Simulating the SLS Sound Suppression Water System
NASA’s next-generation Space Launch System (SLS) for deep space exploration consists of four RS-25 liquid rocket engines and two five-segment solid rocket boosters (SRBs). At ignition, the SRBs create a significant over-pressure event, known as the Ignition Over-Pressure (IOP) event. The IOP event experienced in the first space shuttle flight (STS-1) in 1981 damaged the space shuttle orbiter and motivated significant design changes to the launch pad at NASA’s Kennedy Space Center. The RS-25 liquid rocket engines aboard the SLS, along with the SRBs, also create a very significant acoustic environment that, if not mitigated, can harm the SLS launch vehicle. An Ignition Over-Pressure/Sound Suppression (IOP/SS) water system was developed to reduce the amplitude of both the IOP event and the acoustic environment caused by the firing of the RS-25 engines and the SRBs.
Mitigation of the IOP and acoustic environment relies on proper design of the IOP/SS system. One of several important aspects of the design is the placement of the water spray so that it reduces pressure and sound within the launch environment while not interfering with the nominal operation of other subsystems in the vicinity of the water system, such as the RS-25 engines, the SRBs, and Hydrogen Burn-off Igniter (HBOI) systems. The volume of fluid (VOF) model developed using the Loci-STREAM computational fluid dynamics (CFD) software program provides the ability to simulate the placement of water within the IOP/SS system. The Loci-STREAM-VOF program was developed at NASA’s Marshall Space Flight Center to enable the use of high-performance computing for the VOF algorithm.
A detailed CFD model of the launch pad was developed, including the IOP/SS water system and the lower portions of the SLS launch vehicle, consisting of 82 million volume cells. The Loci-STREAM-VOF CFD program was then used to perform an unsteady simulation of the IOP/SS water system. This CFD simulation — the first of its kind — was used to determine the optimal placement of the water for reducing IOP and acoustic amplitudes, and maintaining operation of the other subsystems.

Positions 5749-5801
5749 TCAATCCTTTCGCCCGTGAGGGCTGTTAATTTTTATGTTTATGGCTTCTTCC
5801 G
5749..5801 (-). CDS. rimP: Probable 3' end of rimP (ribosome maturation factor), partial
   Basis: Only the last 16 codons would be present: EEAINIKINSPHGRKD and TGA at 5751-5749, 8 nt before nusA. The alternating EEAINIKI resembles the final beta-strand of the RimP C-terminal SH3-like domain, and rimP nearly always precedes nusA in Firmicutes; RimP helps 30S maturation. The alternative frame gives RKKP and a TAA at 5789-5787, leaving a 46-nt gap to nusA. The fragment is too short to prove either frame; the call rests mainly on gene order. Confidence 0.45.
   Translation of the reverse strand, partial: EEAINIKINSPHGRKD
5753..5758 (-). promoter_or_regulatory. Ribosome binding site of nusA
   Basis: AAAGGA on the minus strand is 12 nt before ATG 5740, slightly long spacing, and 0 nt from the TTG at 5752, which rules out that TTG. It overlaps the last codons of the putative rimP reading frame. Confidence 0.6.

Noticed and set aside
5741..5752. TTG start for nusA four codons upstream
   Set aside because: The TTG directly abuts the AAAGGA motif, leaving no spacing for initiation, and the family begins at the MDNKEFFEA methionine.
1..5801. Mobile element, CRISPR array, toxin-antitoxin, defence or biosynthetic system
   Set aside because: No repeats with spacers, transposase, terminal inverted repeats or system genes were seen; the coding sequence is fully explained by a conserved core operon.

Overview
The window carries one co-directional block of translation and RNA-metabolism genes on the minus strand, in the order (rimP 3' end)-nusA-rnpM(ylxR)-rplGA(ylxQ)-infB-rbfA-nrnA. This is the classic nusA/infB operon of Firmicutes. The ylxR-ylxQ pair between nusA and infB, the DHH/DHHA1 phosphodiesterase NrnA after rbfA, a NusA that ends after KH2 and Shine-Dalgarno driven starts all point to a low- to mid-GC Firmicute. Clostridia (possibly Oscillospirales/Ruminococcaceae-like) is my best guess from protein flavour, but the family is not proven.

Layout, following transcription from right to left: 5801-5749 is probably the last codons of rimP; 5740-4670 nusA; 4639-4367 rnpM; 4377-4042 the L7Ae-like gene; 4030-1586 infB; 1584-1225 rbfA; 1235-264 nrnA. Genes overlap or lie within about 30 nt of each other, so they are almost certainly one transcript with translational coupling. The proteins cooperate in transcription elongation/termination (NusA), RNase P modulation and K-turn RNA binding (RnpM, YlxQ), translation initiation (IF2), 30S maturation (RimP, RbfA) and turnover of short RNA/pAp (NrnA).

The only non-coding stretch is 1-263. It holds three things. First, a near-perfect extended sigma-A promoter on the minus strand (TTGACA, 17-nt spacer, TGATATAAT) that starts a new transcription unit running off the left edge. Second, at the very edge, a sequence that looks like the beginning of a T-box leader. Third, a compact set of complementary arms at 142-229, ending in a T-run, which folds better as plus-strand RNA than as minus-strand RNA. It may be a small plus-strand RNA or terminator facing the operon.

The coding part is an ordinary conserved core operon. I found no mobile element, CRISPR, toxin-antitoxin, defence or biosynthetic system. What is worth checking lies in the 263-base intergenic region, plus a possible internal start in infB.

The CFD simulations of the initial designs identified water projection patterns that adversely interacted with both the SRBs and the HBOI subsystems. Based on the simulation results, the design of the IOP/SS system was significantly altered to avoid these problems while still performing its intended mitigation function. The CFD simulations also determined that the IOP/SS system was creating an air entrainment effect, or waterfall effect, which interfered with the intended operation of the HBOI subsystem. In this case, an HBOI system design change was devised that accommodated the waterfall effect. As a result, the IOP/SS and HBOI systems are expected to operate as intended during an SLS launch — avoiding expensive redesigns and schedule delays that would have occurred if these problems had been detected much later during full-scale testing activities.
Projecting Sea Level Rise
The ability to accurately project sea level rise (SLR) in a changing climate is of paramount importance to mitigate its socio-economic impacts. One of the most significant contributions to SLR comes from freshwater fluxes (evaporation and precipitation) originating in the melting polar ice sheets of Greenland and Antarctica. Understanding and projecting the evolution of these ice caps is a priority for the global science community.
A team at NASA’s Jet Propulsion Laboratory (JPL) and the University of California at Irvine (UCI) has developed open-source Ice Sheet System Model (ISSM) software to assimilate remote sensing data into projections of the water mass for both Greenland and Antarctica. The ISSM team aims to accurately assess the future contribution of freshwater fluxes to the ocean, and understand how this contribution will impact SLR in the coming decades.
Accurately modeling the evolution of ice sheets involves complex physical processes that are still not fully understood, and requires a significant amount of computing power. Furthermore, large amounts of input data (coming from various sources such as regional climate models) need to be processed. To address these issues, ISSM is used. The state-of-the-art finite element model takes full advantage of a wide range of high-performance computing (HPC) environments. The HPC element is essential for dealing with the degrees of freedom that arise as a result of the huge problem domain and complex equations that govern ice flow.